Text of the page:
01 Jul CMS ISSUES “FREQUENTLY ASKED QUESTIONS” DOCUMENT ON NURSING HOME VISITATION
On June 24, 2020, the Centers for Medicare & Medicaid Services (“CMS”) issued an updated set of Frequently Asked Questions (“FAQs”) regarding nursing homes and safe visitation to residents. While explicitly encouraging nursing homes to work with state and local authorities to maintain safety, CMS clearly supports visitation efforts under specific conditions.
Steps Prior to Reopening
CMS recommends that nursing homes follow the guidelines of their specific states, not reopening to visitors until phase three. Nevertheless, CMS envisions facilities opening when:
- There have been no new, nursing-home-onset COVID-19 cases at the facility for at least 28 days (phase one and phase two),
- The facility is not experiencing staff shortages,
- The facility has adequate supplies of personal protective equipment,
- The facility has adequate supplies of cleaning and disinfection material,
- The facility has adequate access to testing for COVID-19, and
- Local hospitals have bed capacity in intensive care units and general wards.
Compassionate Care Situations
Earlier guidance from CMS recommended allowing visitation only for “compassionate care situations”, but CMS now clarifies that such visits may include more than end-of-life situations. While confirming that compassionate care visits should not become routine, CMS provides two examples where visitation could be permitted:
- A traumatized resident who was living with family members before recent admission to a nursing home, or
- A resident whose friend or family member recently passed away.
Compassionate care visits should be conducted with appropriate actions to prevent the transmission of COVID-19, including:
- Screening all visitors for COVID-19 symptoms,
- Practicing social distancing,
- Performing hand hygiene, and
- Wearing of masks by both residents and visitors.
Creative Solutions for Visitation
CMS encourages facilities to use creative means to connect residents and family members, even before nursing homes reach phase three. Creative visits might include outdoor sessions in courtyards, on patios, or in parking lots, maintaining an appropriate number of simultaneous sessions, number of visitors, and duration of visits. As with compassionate care visits, creative visits should be conducted with appropriate actions to prevent transmission of COVID-19.
Creative Additions to Activities
CMS notes that it does not require the cessation of all communal activities in nursing homes. Rather, when social distancing can be maintained, CMS supports group activities for residents who have fully recovered from COVID-19 and for those not currently isolated for observation, suspected, or confirmed COVID-19 status. Group activities that can be conducted with appropriate social distancing include book clubs, crafts, movies, and Bingo.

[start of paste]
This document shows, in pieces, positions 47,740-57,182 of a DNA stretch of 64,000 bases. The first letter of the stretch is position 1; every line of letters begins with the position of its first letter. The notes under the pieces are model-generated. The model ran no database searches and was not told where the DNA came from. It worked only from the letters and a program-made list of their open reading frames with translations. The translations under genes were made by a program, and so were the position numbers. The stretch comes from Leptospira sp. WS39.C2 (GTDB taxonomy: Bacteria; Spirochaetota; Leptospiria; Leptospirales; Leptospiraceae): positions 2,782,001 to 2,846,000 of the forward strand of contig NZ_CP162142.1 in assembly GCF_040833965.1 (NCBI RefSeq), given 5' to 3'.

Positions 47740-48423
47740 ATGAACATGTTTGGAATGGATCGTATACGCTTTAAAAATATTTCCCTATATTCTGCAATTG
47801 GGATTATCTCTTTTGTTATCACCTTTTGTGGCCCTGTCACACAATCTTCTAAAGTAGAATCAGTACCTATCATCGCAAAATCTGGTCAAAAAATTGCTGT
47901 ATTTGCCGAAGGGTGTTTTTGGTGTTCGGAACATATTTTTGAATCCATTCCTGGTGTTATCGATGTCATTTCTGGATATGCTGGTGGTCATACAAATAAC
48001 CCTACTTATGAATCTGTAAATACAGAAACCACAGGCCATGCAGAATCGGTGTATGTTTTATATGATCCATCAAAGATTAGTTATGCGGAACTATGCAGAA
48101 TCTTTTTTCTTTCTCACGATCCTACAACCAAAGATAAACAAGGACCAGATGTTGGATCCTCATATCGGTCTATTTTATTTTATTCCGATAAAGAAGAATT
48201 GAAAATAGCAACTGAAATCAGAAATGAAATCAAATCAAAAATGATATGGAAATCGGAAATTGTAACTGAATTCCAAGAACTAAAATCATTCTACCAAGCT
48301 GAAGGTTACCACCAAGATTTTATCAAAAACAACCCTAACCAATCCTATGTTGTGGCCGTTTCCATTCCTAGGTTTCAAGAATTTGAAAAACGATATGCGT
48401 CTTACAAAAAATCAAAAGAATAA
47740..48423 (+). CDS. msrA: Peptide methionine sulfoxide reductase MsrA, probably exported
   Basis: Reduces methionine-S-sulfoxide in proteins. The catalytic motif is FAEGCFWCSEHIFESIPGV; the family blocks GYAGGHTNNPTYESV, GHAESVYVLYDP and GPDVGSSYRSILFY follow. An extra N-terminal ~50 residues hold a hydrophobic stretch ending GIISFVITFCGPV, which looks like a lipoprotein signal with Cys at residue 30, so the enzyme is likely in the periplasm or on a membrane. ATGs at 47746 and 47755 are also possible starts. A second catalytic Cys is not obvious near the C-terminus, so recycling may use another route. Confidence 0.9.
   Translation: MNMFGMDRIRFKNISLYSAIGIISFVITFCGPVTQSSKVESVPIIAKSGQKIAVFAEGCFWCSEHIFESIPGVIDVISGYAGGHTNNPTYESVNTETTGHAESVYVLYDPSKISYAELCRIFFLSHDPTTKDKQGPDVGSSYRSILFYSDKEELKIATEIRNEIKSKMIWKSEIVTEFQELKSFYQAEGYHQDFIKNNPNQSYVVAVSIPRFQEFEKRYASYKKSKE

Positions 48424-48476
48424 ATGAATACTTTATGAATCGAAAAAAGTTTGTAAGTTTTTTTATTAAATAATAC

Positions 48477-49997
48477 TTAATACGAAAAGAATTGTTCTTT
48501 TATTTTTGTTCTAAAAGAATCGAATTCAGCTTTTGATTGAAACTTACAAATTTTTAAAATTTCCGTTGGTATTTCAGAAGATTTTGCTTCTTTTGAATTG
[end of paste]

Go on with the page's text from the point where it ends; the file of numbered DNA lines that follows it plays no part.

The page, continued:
Effect of Testing on Residents and Visitors
Even after nursing homes begin reopening, CMS recommends that certain residents and visitors be kept from gathering, including:
- Residents with confirmed active cases of COVID-19,
- Residents in isolation for observation after having symptoms consistent with COVID-19,
- Visitors who have tested positive for or have symptoms consistent with COVID-19 until they have experienced three days with no fever, an improvement in respiratory symptoms, and ten days since symptoms first appeared (or, if asymptomatic, since they were first tested).
CMS notes that negative tests are not necessarily conclusive, because residents or visitors might have become infected since the test was administered.
Alternatives to In-Person Visitation After Reopening
CMS notes that residents can still connect with visitors, even if they don’t meet the guidelines set forth above. Civil Money Penalty reinvestment funds may be used to provide adaptive communication technologies for residents, enabling virtual visits. In addition, staff may assist residents with sending and/or reading emails and texts from friends and family.
CMS also directs residents, families, and friends to the Centers for Disease Control and Prevention’s guidance on supporting residents who can’t be visited. That document lists a variety of activities and methods to support residents, including:
- Technology (video chats, emails, text messages, phone calls, etc.),
- Cards and letters,
- Recorded video messages,
- Visits through glass windows,
- Visuals to express care (parades of cars, ribbons around trees, posters, banners, etc.),
- Care packages (containing photos, cards, drawings, snacks, books, magazines, puzzles, etc.), and
- Dedications on in-house cable channel and intercom systems to share songs or anecdotes.
Role of the Ombudsman
Finally, CMS notes that nursing homes are still required to give the state ombudsman access to any resident (by phone or other format if infection control concerns prevent an in-person visit.) The ombudsman can examine the resident’s medical, social, and administrative records. While CMS waived some requirements about discharging residents to prevent transmission of COVID-19, facilities must comply with all discharge requirements in other circumstances, including the requirement to send notices to the ombudsman.
CMS’s FAQ document clarifies many issues about nursing home visitation in the age of COVID-19. It is not, however, a comprehensive document. We remain available to help you develop and implement appropriate policies during this volatile time.